Good beer doesn’t have to be fancy. But if you want to learn more about beer or elevate your next get-together, beer tastings are a fun option. Not only are they a reason to sample new and beloved brews, but a beer tasting also refines your palate and helps you learn more about your preferences. Keep reading to learn more about the essentials of a great at-home beer tasting.
Choose Your Beers Thoughtfully
While we love a good mixed cooler, save the random selection for your summer cookout. Instead, organize your tasting in a way that allows you to fully experience and appreciate the nuanced flavors of the beer. Here are a few recommendations.
Taste Light to Dark
As with wine, maximize the tasting experience by starting with lighter, more delicate beers, and working toward heavier porters. We recommend starting with a lighter pale ale, followed by golden, amber, red, and brown ales. Starting light lets your palate appreciate how the flavor and intensity of hops and malt build. Even if you choose a random selection of beer, it’s still best to taste them light to dark.
Explore a Variation on a Theme
Have you ever wondered what the differences are between a New England and Midwest IPA? Can you describe the flavors of an imperial or oak-aged stout? Wonder no more. When you choose five or six beers all brewed in the same general style, you’ll be able to taste the subtle nuances between different breweries, regions, and brewing techniques.
Learn More About Beer Ingredients
The two main variables in beer, hops and malt, contain interesting flavor profiles. The variations between hop varieties, regions, and countries are remarkable. If you’d like to learn more about these important ingredients, round up a selection of your favorite malty or hoppy beers, as well as a few snacks to eat while you taste:
Malty flavors: Oatmeal cookies, toffee, chocolate, cherries, pecans, and malt balls
Hops: Grapefruit, oranges, peppercorns, fresh herbs like thyme or sage, and pine needles
Sample Offerings from One Brewery
If you’re already a fan of a local brewery or want to explore what an unfamiliar brewer has to offer, try sampling a cross-section of their products. This is an easy and fun way to experience one unique perspective on different beer styles.
Bring the Right Beer Tasting Glassware
We strongly recommend drinking your beer from a glass during a beer tasting, and not straight from a bottle or can. Pouring the beer aerates it, releases flavor, and allows you to appreciate its color, foamy head, and carbonation. A pint glass will work just fine, or you can invest in a beer tester glass. These glasses resemble a wine glass but are designed for beer.
Make Sure You Have Snacks on Hand
High-protein snacks are essential to your beer tasting. We like serving simple platters of salami and other smoked meats, as well as flavorful hard cheeses. Light crackers or pretzels help clear the palate in between rounds.
Encourage your guests to munch between rounds — not only will the meats and cheeses go well with your beer selection, they will keep your bodies from metabolizing the alcohol too quickly. Snacking helps everyone stay sober and thoughtfully enjoy your beer choices.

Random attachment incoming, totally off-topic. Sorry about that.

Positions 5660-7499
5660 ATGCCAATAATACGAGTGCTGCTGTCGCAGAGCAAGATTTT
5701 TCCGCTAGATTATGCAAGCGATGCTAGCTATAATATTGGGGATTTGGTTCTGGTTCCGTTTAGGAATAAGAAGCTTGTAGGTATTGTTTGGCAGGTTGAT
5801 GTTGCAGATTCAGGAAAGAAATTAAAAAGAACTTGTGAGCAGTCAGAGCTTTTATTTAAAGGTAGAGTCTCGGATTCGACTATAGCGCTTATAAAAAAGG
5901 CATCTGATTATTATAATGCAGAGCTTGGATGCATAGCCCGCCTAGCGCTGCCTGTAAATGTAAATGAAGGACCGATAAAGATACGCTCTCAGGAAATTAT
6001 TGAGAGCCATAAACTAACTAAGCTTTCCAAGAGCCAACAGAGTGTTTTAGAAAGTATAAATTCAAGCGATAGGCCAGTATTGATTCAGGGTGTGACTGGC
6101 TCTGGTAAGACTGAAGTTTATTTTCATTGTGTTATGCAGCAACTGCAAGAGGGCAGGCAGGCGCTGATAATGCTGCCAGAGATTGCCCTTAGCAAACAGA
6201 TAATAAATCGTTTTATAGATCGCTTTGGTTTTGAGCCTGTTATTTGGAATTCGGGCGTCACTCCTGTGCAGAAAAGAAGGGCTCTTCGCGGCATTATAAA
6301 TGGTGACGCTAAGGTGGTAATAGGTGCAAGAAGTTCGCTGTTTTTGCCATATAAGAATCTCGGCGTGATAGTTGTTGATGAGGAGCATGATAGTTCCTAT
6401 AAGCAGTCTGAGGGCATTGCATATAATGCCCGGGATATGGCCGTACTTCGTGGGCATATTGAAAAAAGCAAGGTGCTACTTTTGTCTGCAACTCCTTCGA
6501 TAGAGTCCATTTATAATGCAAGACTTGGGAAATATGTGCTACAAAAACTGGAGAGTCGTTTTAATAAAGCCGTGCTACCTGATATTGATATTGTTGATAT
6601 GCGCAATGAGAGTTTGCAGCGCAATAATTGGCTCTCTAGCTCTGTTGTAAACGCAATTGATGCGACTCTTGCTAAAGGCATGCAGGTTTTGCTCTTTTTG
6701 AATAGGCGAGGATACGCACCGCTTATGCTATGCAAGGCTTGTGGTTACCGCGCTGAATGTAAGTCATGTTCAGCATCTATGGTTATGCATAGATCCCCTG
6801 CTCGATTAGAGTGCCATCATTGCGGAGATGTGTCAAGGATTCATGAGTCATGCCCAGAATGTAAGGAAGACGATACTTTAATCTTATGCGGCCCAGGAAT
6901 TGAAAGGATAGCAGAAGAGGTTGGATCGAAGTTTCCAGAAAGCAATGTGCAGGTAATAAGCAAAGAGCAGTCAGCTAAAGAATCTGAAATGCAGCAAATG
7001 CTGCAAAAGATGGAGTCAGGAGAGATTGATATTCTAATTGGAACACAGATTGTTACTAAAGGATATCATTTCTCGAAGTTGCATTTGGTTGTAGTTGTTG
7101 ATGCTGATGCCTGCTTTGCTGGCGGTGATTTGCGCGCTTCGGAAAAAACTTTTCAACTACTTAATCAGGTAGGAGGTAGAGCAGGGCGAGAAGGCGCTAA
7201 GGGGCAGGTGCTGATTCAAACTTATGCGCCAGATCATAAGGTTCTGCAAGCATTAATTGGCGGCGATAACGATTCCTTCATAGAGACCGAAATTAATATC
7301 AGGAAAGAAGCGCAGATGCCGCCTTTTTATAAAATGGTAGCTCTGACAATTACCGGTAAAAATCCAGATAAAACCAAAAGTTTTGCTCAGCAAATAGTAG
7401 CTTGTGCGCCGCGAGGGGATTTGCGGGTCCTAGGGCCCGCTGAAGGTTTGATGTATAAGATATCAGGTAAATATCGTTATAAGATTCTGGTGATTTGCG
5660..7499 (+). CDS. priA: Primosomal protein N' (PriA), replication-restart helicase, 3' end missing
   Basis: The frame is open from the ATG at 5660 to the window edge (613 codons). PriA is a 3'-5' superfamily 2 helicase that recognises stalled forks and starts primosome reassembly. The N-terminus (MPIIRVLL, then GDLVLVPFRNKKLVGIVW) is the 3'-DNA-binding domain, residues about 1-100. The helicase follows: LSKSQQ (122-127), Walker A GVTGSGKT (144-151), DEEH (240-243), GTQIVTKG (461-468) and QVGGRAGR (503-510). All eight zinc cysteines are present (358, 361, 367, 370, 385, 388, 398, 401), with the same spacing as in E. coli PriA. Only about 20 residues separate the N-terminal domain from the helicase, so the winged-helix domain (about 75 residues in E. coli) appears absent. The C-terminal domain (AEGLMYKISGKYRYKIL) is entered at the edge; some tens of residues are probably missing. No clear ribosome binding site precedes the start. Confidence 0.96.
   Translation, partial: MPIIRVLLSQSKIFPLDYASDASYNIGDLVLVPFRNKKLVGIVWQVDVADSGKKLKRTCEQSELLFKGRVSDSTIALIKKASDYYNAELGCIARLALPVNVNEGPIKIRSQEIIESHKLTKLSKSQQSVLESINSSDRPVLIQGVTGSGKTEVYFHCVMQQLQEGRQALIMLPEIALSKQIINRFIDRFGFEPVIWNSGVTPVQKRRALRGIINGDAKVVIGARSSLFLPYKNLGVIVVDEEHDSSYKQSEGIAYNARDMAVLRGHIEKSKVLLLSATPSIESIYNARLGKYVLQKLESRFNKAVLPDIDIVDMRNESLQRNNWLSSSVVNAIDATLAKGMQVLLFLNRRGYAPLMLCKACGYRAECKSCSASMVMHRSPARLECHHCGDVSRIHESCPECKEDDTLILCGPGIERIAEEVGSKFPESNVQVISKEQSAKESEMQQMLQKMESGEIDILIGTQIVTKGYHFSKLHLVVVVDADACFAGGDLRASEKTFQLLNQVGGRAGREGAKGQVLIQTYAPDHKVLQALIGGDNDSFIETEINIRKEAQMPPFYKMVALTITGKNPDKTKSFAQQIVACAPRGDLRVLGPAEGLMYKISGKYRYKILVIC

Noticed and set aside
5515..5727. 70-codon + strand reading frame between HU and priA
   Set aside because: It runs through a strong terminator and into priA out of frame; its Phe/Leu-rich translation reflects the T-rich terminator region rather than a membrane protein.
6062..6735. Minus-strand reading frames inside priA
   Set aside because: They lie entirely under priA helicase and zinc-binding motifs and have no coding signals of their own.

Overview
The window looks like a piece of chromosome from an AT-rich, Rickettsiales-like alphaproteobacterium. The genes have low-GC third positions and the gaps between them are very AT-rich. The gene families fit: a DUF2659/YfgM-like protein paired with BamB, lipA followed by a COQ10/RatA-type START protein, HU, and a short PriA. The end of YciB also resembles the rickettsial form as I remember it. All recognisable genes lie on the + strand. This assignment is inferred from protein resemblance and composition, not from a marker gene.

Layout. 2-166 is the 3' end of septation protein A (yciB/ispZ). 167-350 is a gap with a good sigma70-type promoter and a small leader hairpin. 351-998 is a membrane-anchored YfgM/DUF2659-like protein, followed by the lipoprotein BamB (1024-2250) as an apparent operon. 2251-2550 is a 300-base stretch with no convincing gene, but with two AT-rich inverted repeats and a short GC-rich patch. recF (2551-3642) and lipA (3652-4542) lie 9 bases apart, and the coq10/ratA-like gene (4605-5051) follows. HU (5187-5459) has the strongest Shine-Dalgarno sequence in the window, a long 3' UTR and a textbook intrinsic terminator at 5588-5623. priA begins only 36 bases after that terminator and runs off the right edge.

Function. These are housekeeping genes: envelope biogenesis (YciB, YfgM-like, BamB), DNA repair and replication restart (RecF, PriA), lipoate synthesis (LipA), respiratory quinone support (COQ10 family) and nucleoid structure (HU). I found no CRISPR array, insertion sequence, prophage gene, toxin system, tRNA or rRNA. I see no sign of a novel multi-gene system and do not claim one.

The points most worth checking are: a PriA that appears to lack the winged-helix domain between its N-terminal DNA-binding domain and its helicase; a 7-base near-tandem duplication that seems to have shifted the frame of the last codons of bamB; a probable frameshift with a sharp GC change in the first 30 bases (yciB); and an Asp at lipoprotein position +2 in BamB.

Why Beer Temperature Matters
Don’t let the commercials fool you; beer is at its best well above freezing. In fact, the ideal temperature for beer tasting is around 50° F, but beers with a higher ABV can be even warmer. Generally speaking, anything colder than 50° F will numb your tongue, and the beer’s more delicate flavors will be lost. Fortunately, there’s an easy way to make sure your brews are at a proper temperature for tasting: simply take them out of the fridge and leave them on the counter for 15 to 20 minutes before enjoying.
Hone Your Beer-Tasting Technique
When you’re tasting beer, technique matters. To get the most out of your beer, follow these steps:
- Look at it. Notice the color, head, and carbonation.
- Swirl and smell. Swirl the beer gently in your glass, smelling as you go. Is it bitter, toasty, floral?
- Sip. When you sip your beer, let it coat your tongue. The air in your mouth will help release flavors you’d otherwise miss.
- Swish and taste. Swirl the beer in your mouth, thinking about texture and flavor.
- Swallow. Sometimes you’ll see wine tasters spitting out their wine, but you actually get to drink your beer at a tasting! Swallowing beer lets you fully experience its flavors and aromas.
Consider Using a Beer Scorecard
This might sound snooty, but hear us out — using a scorecard to keep track of what you notice and like in a beer is a great idea. A scorecard helps you organize your thoughts and understand your preferences. Looking for the simplest approach? Grab a pen and paper and start writing.
Have Fun with Your Beer Tasting!
Beer tasting might seem intimidating, but at the end of the day, what matters is that you’re drinking beer you enjoy with people you appreciate. Just relax, and don’t get too hung up on whether you’re doing things “right.” If you’re enjoying yourself, you’re on the right track.
On Sale This Week in Our Stores: Bell's Two Hearted
An essential for every cooler, fridge, and beer-tasting event is on sale this week in our stores — Bell's Two Hearted ale. Brewed at the iconic Bell’s Brewery, Two Hearted is a Midwest classic that absolutely deserves its accolades. Stop by today to pick up a six-pack for yourself and enjoy.